By Natalia Asis, Secretary
Travelling to China has been an unforgettable experience for some students from the University of Maine at Farmington who had a firsthand experience in 2013. Rachel Anderson a creative writing senior, Audrey Morin an International and Global Studies (IGS) alumni, and Sara Williams, an IGS junior, spent a semester at the Beijing University of Technology (BJUT).
Chinese was one of the most important factors that made them choose China as their study-abroad destination. “I studied Chinese (at UMF),” said Morin. “After studying French for 5 years I was bored and ready for a challenge. Also due to China becoming more powerful, I thought learning how to speak Mandarin would be a good asset for the work world.”
“After taking three semesters of Chinese, four or five of us said ‘we want to keep doing Chinese,’ so we got an independent study,” said Anderson. “We wanted to go learn Chinese in China.” Both Williams and Anderson claimed one of their best memories at BJUT was getting ready for dance recitals. “Rachel Anderson and I performed a dance at the BJUT Halloween party!,” said Williams. “We made up this crazy routine starting with a traditional Ukrainian folk song and ending with a popular KPOP dance. It was insane but there we were, six people from three different continents wearing masks so it made sense that it was crazy!,” said Williams. Anderson agreed saying, “It was really close-knit and comfortable, all of this cultures coming together.”
When Morin looks back at her days in Beijing, she remembers going around the city confidently. “The thing that stands out the most to me is how brave I felt navigating the huge city of Beijing alone,” said Morin. “I felt comfortable even though I have always lived in a small town. It made me feel free, and I think that’s something that I will never forget.” However, good things and not-so-good things happen when you live abroad. “I lost my debit card, almost missed my flight home, and had an evil roommate!,” said Williams.
One of the biggest challenges for Morin was speaking Chinese. “As you can imagine, the language barrier was difficult, I studied Chinese for 3 semesters at UMF before going abroad, but when I arrived in Beijing I felt very overwhelmed,” said Morin. “I studied very hard while I was there because I was filled with determination to be able to communicate well. I would always tell myself, 加油 (jia you, meaning keep fighting, or literally, add fuel).”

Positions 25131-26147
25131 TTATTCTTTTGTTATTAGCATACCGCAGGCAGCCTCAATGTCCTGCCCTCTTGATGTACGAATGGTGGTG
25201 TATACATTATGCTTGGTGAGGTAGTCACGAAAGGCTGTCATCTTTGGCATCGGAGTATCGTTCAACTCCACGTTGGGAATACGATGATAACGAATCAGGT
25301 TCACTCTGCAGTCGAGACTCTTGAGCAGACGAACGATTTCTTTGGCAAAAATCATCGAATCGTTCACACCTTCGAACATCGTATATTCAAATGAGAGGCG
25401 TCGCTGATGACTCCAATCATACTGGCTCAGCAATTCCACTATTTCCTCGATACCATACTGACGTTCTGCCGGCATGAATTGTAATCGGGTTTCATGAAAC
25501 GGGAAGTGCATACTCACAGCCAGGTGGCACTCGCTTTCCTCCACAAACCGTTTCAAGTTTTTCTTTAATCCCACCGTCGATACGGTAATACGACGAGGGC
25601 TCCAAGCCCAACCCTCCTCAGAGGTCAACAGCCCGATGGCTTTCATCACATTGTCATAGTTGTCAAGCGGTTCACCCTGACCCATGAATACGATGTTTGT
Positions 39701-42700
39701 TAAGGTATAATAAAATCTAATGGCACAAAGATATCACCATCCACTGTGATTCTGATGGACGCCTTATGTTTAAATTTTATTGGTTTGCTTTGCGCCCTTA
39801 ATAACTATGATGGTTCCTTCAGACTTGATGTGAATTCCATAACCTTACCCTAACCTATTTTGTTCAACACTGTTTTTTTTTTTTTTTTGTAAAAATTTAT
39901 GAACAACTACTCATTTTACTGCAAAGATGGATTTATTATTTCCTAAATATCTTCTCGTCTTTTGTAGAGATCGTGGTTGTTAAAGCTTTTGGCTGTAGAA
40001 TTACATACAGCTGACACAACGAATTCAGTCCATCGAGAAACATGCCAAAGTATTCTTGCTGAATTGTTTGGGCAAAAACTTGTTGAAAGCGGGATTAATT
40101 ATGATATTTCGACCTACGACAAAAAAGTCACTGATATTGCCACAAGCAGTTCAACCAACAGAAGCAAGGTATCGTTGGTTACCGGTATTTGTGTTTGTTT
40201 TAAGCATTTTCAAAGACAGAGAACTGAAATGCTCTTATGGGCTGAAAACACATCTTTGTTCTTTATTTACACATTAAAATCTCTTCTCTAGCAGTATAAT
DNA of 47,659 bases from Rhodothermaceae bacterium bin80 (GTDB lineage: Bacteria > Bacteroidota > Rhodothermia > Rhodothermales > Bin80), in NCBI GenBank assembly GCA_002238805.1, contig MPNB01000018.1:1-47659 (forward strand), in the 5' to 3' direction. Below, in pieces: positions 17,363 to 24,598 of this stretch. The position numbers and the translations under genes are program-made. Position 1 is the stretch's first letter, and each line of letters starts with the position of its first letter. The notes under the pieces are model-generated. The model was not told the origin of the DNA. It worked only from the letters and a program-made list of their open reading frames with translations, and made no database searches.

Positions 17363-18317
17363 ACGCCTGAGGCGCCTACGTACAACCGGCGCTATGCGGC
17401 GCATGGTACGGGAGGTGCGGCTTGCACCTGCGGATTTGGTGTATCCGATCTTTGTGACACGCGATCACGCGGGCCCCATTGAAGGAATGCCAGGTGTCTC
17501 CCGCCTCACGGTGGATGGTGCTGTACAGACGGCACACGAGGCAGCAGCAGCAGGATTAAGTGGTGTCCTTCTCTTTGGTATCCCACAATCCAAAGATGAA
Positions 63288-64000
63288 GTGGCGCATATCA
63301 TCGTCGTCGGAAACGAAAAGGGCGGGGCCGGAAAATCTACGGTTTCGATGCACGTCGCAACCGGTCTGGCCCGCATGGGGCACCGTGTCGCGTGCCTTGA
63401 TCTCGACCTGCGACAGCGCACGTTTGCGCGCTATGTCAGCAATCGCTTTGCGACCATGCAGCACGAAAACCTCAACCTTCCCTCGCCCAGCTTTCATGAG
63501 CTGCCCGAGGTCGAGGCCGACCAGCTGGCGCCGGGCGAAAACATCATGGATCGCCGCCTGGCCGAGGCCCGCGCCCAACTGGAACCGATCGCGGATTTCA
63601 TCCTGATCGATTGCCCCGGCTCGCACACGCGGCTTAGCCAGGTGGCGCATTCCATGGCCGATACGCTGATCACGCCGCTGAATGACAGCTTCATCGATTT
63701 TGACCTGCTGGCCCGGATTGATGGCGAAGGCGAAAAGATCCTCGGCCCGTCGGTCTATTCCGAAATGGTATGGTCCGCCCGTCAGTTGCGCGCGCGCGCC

As for Anderson, the memory of a dangerous event is one of the unforgettable moments she will never forget. “There’s a trail (in the Great Wall) that goes around the wall that’s really, really steep and it’s kind of dangerous because the trail is like this narrow, one foot in front of the other, and basically I froze in one spot because I thought ‘if I fall, I’m going to die,’” said Anderson. “It was terrifying.”
Studying abroad has impacted all of these students differently. “I am definitely going to have Chinese present in my life forever,” said Anderson.
“I’d like to say that I’m braver about some things now, because China is one of those places that is so foreign that you have to just expect and prepare for anything,” said Williams. “Studying abroad can be challenging, but when you leave, not only do you feel stronger, but you miss your host country!
“After studying abroad, I feel like I can truly do anything that I set my mind to,” said Morin. “I loved the challenge of learning the language and culture, which added to my natural passion for international education. I hope I can travel to many places in my life, not just as a vacation, but to learn about different ways of life and to connect with people through their native languages,” said Morin.
“Half of the time, you’re still unprepared! But you learn to deal with it,” said Williams. “When I’m on the verge of freaking out, I tell myself “hey, you’ve got this. If you can survive China you can do anything!”